Milk substitutes such as rice milk, coconut milk, soy milk, and even almond milk are becoming increasingly popular as alternatives to normal cow’s milk. They’re mostly doing it for health reasons, so many people are using these milk substitutes in their dishes, drinks, and other things.
So it comes as a shock to learn that Blue Diamond’s Almond Milk, a popular brand of almond milk, has recalled their product across the country because cow’s milk got into their almond milk in some way.
According to the Food and Drug Administration, the recall concerns approximately 150,000 half-gallon bottles of Almond Breeze almond milk supplied to distributors in 28 states. That’s less than 1% of HP Hood’s refrigerated almond milk shipments in the last month.
HP Hood, established in Lynnfield, Massachusetts, is a national dairy firm. Lactaid and Crowley are two of its brands. However, Almond Breeze, a brand of Blue Diamond Growers, a California almond cooperative, is also produced by the corporation.
What exactly is the problem with almond milk?
The Mic Network reports that “Almond milk, the ever-popular soy-free, dairy-free, vegan-friendly milk alternative now found in chic eateries and coffee shops everywhere, is destroying the earth.”
According to a Fortune Magazine article, almond milk has grown in popularity as a dairy-free alternative for vegans and lactose-intolerant coffee drinkers alike in recent years, becoming more popular than other non-dairy milks. The market for almond milk grew by 250 percent between 2010 and 2015.
When compared to dairy milk, many consumers choose almond milk since it has a lower carbon footprint. However, almond milk has a negative impact on the environment in other ways, which may surprise you. The main concerns with almond milk production are water use and pesticide use, both of which may have long-term environmental consequences in drought-stricken California, which produces more than 80% of the world’s almonds.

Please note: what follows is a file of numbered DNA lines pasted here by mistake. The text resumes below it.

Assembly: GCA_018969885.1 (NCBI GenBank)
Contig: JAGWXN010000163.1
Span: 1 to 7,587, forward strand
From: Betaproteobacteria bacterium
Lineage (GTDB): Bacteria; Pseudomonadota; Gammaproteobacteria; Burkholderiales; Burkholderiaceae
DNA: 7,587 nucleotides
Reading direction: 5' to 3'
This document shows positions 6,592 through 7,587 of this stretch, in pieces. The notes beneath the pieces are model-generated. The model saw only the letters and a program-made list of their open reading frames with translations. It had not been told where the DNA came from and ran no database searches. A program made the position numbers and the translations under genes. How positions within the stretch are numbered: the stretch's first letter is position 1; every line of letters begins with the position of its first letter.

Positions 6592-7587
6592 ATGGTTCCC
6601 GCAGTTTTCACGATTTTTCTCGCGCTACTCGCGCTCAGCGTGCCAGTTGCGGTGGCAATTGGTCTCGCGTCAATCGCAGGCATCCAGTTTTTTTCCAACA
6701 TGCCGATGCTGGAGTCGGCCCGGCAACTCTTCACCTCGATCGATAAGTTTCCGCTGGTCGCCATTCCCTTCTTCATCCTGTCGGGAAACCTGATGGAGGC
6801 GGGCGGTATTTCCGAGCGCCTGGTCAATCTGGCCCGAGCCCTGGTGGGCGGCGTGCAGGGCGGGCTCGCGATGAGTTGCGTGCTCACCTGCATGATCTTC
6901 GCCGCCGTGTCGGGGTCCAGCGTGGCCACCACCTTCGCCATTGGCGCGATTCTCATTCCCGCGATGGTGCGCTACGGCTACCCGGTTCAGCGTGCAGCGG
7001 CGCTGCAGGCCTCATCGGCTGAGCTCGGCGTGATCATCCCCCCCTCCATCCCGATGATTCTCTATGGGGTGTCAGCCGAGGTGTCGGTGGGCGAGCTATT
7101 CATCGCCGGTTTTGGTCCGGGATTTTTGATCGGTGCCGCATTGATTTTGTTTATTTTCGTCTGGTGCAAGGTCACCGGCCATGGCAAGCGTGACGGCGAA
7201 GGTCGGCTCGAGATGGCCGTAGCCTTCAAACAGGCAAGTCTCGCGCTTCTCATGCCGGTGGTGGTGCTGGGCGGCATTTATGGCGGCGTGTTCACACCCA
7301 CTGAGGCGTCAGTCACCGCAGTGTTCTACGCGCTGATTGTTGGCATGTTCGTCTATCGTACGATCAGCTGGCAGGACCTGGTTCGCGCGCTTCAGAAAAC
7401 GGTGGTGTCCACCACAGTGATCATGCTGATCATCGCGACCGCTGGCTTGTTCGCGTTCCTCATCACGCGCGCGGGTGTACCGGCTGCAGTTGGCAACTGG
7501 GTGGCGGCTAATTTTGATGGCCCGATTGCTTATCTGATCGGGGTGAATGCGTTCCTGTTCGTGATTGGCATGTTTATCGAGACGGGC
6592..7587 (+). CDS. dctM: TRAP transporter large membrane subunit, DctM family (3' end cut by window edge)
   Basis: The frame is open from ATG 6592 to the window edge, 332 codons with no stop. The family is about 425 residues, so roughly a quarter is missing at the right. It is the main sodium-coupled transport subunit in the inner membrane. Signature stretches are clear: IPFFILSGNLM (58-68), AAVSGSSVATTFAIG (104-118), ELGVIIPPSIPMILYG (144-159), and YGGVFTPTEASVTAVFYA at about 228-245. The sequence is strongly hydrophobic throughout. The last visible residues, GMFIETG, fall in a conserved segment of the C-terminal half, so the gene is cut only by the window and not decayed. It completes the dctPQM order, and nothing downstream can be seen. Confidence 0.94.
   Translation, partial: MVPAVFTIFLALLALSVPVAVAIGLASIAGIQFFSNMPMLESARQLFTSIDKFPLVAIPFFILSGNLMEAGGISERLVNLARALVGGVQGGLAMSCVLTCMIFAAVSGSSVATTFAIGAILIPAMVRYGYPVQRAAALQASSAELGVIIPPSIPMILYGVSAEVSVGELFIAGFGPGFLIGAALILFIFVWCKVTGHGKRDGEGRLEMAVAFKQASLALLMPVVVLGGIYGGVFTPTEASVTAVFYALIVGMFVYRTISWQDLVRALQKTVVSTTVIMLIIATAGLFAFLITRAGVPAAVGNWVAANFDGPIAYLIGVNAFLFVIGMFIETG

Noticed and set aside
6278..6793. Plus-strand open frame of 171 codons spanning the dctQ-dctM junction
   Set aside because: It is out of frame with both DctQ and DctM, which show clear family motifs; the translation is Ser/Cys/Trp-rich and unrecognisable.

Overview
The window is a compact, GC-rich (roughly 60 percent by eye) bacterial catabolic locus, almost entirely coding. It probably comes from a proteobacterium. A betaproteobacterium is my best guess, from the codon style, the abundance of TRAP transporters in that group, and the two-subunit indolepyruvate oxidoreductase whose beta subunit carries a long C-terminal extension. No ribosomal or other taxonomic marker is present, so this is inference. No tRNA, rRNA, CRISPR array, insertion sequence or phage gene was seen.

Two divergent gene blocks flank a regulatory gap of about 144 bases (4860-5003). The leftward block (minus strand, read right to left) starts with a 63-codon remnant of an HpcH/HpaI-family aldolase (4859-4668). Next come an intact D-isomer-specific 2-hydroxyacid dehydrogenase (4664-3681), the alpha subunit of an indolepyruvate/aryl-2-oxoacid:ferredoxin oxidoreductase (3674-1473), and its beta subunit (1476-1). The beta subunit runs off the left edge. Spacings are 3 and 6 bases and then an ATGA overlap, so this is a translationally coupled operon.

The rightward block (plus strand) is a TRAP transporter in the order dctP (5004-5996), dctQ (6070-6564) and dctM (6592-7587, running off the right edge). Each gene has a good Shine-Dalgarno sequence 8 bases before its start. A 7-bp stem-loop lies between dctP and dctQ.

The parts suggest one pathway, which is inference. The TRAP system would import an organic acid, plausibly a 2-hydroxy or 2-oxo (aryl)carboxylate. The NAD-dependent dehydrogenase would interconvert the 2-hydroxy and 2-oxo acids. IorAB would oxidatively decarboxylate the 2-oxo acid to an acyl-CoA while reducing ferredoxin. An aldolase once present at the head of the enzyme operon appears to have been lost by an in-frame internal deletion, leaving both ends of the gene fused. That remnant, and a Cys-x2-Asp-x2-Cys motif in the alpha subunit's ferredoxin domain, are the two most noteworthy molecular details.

Commercial almond farming in California necessitates irrigation with ground and surface water diverted from the state’s aqueduct system. According to a New York Times report, it takes around 15 gallons of water to produce 16 almonds, making almonds one of the state’s most water-intensive crops. Almond milk’s reputation as a healthy alternative has been questioned by critics who argue that the nutritional benefits do not outweigh the amounts of water required to cultivate almonds.
Given that California produces more than two billion almonds, it’s simple to see why the amount of water diverted for this purpose is significant enough to be concerning. And, because many almonds are cultivated on land that has been converted from natural areas or farms cultivating low-water crops to fulfill the expanding demand for almonds, the increased irrigation needs have been significant.
Forbes reports that “Almond farms have been established on 23,000 acres of natural land. 16,000 acres of the area had previously been categorized as wetlands. In addition, some agricultural land has been turned to almonds from lower-water crops.”
Because the ground in the San Joaquin Valley, where most almonds are grown, is already sinking due to groundwater depletion, the additional wells farmers are digging to irrigate new orchards could have long-term consequences for California and its residents who rely on groundwater for drinking water.
Pesticide use in commercial almond production has been known to contaminate already scarce water supplies and contribute to the toxification of drinking water for people in California’s farming areas, exacerbating the problem. The USDA Pesticide Data Program has identified residues of nine distinct pesticides on almonds, five of which are hazardous to honey bees, according to the Pesticide Action Network, creating another another environmental threat.
A final point to consider is that certain store-bought almond milk brands contain carrageenan, a stabilizer and thickening chemical that has been linked to gastric issues.
According to the California Almond Board, the almond industry is working to promote sustainable water usage and boost water efficiency, so there are some solutions in the works. And, while just a few million almonds are currently certified organic, more farmers are opting to go this route, resulting in a rise in certified organic almond products on the market.
- Think about your options. You might alternate between several non-dairy milks, as each has its own set of perks and drawbacks. Goat and sheep milk are nutrient-dense and less allergic alternatives to cow’s milk.